Food for Thought: Addressing Feeding and Swallowing Challenges

From Down Syndrome World Summer 2016

By Arwen Jackson, M.A., CCC-SLP; Bridget Harrington, M.A., CCC-SLP; and Carol Spicer, OTR/L, Anna and John J. Sie Center for Down Syndrome, Children’s Hospital Colorado

It’s important to identify and treat feeding and swallowing issues early to ensure your child with Down syndrome gets the most out of every healthy meal.

Children with Down Syndrome can encounter problems with feeding or swallowing due to physical, medical, or behavioral issues associated with their condition. Low muscle tone , sensory problems, food refusal, low endurance, or issues with oral motor skill development can all lead to problems that make eating difficult. This creates stress for children and their parents and can ultimately interfere with a child’s ability to grow and thrive.

A safe and enjoyable meal begins with attending to your child’s cues and supporting where he or she is developmentally.

Both breast- and bottle-feeding help babies grow and develop oral motor skills. Beyond looking at your baby’s mouth, it is critical to observe the coordination of breathing and swallowing, the level of alertness, and beginning postural control. Babies do best with latching when they are in an awake, alert state. To help babies stay awake, talk to them, stroke their feet, or change their diapers.


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A pediatrician may suggest working with specialists, such as those at the Feeding Clinic at the Anna and John J. Sie Center for Down Syndrome at Children’s Hospital Colorado, to develop a safe and effective feeding plan that can be adapted to babies who breast-feed, bottle-feed, or both.

A parent’s power of observation is crucial in detecting issues with feeding and swallowing. Look for signs of swallowing difficulties, such as red watery eyes, coughing, choking, congestion, and chronic pulmonary or respiratory illness. Any of these could indicate dysphagia, or difficulty swallowing, which requires further medical investigation.

During meals, feeding difficulties may appear as prolonged or no chewing, overstuffing the mouth, and pocketing food. Behavioral signs related to feeding issues can include, but are not limited to, food refusal, inability to sit at the table, unwillingness to try new foods, or willful gagging and vomiting.

If your child is overstuffing his or her mouth, place two or three bites of food on a plate at a time and continue offering small servings. Children often have difficulty controlling the impulse to stuff their mouths when offered a full plate of food.

Poor postural stability also affects children’s ability to sit and actively participate in feeding themselves. If they cannot hold their heads up independently or have difficulty sitting, eating safely is more challenging. To improve posture, try holding your child in a more upright position on your lap or placing small towel rolls on either side of the trunk while in a high chair. This may offer enough support to free up the child’s hands for food exploration and self-feeding.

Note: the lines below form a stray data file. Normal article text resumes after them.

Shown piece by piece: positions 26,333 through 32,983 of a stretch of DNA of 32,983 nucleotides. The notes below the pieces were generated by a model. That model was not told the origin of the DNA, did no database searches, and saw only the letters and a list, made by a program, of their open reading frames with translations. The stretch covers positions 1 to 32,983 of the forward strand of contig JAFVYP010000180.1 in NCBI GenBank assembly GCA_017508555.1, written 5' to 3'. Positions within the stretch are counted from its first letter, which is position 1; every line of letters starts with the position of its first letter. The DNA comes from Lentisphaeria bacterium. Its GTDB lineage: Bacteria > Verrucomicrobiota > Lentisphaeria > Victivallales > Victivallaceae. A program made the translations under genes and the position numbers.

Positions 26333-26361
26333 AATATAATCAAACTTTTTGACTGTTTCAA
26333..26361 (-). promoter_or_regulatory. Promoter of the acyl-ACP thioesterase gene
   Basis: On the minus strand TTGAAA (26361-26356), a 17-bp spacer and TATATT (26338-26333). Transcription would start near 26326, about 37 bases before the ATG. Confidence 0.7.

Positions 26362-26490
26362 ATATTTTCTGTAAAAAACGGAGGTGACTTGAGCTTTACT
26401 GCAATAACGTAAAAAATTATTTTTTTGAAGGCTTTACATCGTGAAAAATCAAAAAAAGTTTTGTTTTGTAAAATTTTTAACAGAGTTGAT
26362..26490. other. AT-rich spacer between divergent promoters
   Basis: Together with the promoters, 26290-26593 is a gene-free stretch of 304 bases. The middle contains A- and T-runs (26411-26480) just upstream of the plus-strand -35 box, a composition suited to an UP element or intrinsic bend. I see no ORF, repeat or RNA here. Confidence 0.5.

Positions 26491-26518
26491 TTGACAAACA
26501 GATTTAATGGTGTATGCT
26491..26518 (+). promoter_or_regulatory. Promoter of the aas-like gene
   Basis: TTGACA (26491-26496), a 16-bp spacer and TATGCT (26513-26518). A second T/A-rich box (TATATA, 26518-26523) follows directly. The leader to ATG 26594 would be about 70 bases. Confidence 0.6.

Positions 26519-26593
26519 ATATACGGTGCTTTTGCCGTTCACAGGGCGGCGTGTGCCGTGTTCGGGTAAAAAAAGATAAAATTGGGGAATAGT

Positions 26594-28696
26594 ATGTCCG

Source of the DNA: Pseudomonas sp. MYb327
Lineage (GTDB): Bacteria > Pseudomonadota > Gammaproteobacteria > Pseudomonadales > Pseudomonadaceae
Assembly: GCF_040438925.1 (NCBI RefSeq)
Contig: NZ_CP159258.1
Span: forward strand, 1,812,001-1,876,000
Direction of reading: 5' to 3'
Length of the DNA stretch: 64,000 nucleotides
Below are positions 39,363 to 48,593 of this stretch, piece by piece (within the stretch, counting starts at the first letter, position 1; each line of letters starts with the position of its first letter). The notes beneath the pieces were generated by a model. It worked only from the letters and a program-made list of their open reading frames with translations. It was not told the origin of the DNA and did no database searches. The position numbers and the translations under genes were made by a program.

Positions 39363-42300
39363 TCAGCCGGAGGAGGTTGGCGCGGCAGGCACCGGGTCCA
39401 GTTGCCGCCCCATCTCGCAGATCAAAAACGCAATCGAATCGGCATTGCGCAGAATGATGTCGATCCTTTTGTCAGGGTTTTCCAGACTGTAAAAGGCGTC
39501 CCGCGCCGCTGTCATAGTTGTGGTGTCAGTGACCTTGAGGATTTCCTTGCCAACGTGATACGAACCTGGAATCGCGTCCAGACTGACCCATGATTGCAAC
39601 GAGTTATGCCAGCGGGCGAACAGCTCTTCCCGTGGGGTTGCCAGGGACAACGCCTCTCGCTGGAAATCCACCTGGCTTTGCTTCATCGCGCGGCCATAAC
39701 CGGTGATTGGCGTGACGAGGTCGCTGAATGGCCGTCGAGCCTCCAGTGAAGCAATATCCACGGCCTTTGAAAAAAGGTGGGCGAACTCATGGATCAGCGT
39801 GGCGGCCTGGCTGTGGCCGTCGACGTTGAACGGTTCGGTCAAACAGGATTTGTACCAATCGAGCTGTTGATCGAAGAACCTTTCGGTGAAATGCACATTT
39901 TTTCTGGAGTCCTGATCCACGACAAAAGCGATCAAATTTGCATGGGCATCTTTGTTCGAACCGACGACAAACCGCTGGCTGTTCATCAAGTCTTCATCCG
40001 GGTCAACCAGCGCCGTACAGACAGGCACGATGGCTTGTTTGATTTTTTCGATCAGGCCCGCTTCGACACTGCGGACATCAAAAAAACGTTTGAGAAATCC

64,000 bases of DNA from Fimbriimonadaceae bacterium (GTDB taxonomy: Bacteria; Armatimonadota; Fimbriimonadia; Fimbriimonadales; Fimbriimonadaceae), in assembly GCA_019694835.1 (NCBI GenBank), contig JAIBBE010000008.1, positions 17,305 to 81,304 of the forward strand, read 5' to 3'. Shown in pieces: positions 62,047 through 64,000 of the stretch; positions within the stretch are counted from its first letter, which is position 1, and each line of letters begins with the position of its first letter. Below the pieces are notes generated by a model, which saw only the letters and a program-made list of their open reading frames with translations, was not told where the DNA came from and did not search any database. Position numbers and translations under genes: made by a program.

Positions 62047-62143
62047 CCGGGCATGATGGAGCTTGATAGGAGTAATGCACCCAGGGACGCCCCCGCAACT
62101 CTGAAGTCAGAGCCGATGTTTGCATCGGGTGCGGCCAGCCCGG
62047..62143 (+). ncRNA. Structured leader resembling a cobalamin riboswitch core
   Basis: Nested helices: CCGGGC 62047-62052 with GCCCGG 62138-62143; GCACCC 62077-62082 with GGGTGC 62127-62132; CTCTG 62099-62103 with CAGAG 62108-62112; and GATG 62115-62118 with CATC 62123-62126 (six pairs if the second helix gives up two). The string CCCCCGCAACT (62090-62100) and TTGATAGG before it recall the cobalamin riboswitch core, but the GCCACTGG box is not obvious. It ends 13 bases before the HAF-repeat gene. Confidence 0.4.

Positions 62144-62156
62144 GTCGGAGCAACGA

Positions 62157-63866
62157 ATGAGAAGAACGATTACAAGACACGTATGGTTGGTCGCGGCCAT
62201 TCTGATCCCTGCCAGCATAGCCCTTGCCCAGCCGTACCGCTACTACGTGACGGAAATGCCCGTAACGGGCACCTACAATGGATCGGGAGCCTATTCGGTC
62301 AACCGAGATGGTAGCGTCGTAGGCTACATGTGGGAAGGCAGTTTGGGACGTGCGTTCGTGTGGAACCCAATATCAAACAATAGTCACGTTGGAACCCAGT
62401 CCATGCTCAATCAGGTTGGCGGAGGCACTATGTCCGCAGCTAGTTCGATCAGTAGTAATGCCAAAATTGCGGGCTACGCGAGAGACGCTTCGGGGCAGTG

If your child appears to have behavioral or sensory issues with food, try these tips to set him or her up for success:

  • Lay the groundwork for fun and exploration before mealtime. Let children have a voice in what they want to eat and allow them to help with meal preparation — make a smoothie together, for example. Allow them to experience the sensory side of preparing food by touching, smelling, and of course, tasting the ingredients.
  • Eat at their eye level. Children learn eating skills by watching you, so it’s important that you model these skills at their eye level.
  • Listen — even when your child isn’t saying anything. Young children with Down syndrome may take longer to chew and swallow food than typical children. Don’t rush them. Understand that nonverbal cues, such as pushing a spoon away or turning the head to the side, are your child’s way of saying, “I’m not ready for another bite yet.” Respecting these signs builds trust, which is the foundation of a successful feeding relationship.

Finally, remember that every child is different and a one-size-fits-all approach to treating feeding and swallowing challenges may not work. Pediatricians and specialists can be invaluable resources, assisting parents in developing evidence-based, individualized feeding plans to help children find mealtime success.

Feeding and swallowing challenges can follow individuals with Down syndrome into adulthood. If this happens, it’s important for friends, family, and caregivers to encourage or provide consistent, structured mealtimes.

Being attentive to adults’ feeding behaviors is important, as some people may not be able to verbalize that a problem, such as a cavity or pain when swallowing, is present. Refusal to eat, sudden shifts in food choices and nutrition level, and changes in normal feeding behavior may be clues that something is amiss.

The following resources provide additional information for parents whose children with Down syndrome have feeding and swallowing issues:

  • Child of Mine: Feeding with Love and Good Sense by Ellyn Satter (Third Edition, Bull Publishing Company, 2000)
  • Gross Motor Skills in Children with Down Syndrome: A Guide for Parents and Professionals by Patricia C. Winders (Woodbine House, 2007)
  • Feeding Matters:
  • “Healthy Eating Habits in Children with Down Syndrome,” National Down Syndrome Society:

Find a medical care center near you that specializes in treating patients with Down syndrome at

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